Editor's Note: This is the first installment of a two-part Field Note on the China-Myanmar border.
"The golden age of jade is gone," Xiao Liu sighed. Two years out of college, he looked old already. He was a native of Tengchong in China's western Yunnan province, one of three strategic China-Myanmar border towns along with Ruili and Yingjiang. Across from Tengchong is Myanmar's Kachin state, much of which is controlled by the Kachin Independence Army, the nation's second-largest ethnic insurgency.
Liu majored in engineering, but all he talks about is jade. Chinese traders have smuggled the precious stone for decades, buying it raw from insurgents or factions within Myanmar's military, known as the Tatmadaw. Often buyers have no idea what their find is worth until they get it back to Yunnan province. Liu once persuaded a friend to go in on a 20,000-yuan ($3,200) venture; the two multiplied their investment a hundredfold. Others are not so lucky. Liu himself was once detained in a water prison by ethnic Shan soldiers near the Myanmar city of Myitkyina. As frightening as it was, he knew that had the Tatmadaw detained him, he would have been killed.
Liu talked about how the border used to be when the ethnic Kachin militants sold seemingly endless quantities of jade and timber to fund their war against the Tatmadaw.
But things have changed. Myanmar underwent a political transition in 2010 and ended a long-standing cease-fire with the Kachin. Fighting broke out as the Tatmadaw cracked down on the informal jade and timber trade. Clashes were most intense near the Chinese border and along routes into Yunnan province. As the Tatmadaw took over more and more supply routes and jade deposits from the Kachin, the military was able to restrict the flow of jade — and inflate prices.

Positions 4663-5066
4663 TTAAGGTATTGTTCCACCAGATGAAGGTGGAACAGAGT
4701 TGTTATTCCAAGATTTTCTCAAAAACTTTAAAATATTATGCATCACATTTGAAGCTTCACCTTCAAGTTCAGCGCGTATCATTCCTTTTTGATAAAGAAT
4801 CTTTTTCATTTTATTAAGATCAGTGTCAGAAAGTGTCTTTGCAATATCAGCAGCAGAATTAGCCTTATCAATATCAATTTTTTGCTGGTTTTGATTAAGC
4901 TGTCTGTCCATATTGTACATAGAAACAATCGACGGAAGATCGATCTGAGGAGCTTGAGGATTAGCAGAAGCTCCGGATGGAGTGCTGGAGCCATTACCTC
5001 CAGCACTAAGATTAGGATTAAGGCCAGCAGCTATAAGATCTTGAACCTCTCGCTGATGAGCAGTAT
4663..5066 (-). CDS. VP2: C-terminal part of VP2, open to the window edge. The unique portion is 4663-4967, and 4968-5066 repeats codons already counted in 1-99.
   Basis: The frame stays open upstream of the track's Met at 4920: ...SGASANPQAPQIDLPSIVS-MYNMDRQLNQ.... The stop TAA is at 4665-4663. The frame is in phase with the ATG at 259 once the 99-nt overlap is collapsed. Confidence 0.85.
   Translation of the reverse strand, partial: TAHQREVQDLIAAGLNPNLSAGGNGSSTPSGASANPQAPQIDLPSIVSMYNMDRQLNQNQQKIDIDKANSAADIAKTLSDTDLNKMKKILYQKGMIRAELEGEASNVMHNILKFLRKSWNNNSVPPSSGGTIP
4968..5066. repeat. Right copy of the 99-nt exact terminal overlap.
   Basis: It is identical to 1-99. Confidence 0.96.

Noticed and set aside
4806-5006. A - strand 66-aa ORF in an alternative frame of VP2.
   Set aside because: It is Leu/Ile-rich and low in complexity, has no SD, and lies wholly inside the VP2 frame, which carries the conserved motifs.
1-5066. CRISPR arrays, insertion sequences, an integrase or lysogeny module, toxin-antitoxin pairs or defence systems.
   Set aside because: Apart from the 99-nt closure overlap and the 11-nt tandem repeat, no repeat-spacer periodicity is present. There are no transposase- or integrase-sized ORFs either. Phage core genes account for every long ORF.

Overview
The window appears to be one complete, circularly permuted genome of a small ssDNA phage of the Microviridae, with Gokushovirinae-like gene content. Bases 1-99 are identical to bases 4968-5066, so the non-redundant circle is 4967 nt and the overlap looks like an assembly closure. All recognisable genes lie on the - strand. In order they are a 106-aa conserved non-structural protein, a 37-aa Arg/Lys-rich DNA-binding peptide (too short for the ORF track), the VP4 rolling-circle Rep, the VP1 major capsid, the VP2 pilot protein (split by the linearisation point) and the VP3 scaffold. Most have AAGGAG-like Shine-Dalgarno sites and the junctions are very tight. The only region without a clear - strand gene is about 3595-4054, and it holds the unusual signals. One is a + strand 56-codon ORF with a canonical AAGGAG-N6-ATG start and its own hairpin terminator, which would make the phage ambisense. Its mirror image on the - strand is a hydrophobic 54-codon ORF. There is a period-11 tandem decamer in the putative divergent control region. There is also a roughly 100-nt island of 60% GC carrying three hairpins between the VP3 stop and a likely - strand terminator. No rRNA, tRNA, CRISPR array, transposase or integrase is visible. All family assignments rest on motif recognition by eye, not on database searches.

"No easy windfalls can be expected anymore," Liu said. The long-standing balance between the sides has collapsed. "It's just like the Three Kingdoms," he said, referring to the time in Chinese history when the nation was divided between three balanced kingdoms. As the Kachin Independence Army weakens, China could lose its leverage over the Tatmadaw, a development that worries Liu. He mused, "What if one of the kingdoms is out of the game?"
A Tale of Two Cities
Lao Yang has two jobs. Sometimes he is a successful businessman in Ruili, the flourishing border town where I met him, just opposite the Myanmar city of Muse. Before he came to Ruili, he was a farmer in his hometown of Yingjiang, opposite Laiza — the former headquarters of the Kachin Independence Army. Yingjiang, once as prosperous as Ruili, is now a backwater, and its border crossing is closed because of ongoing fighting between the Kachin and the Tatmadaw. Yang still goes back from time to time to tend to his fields.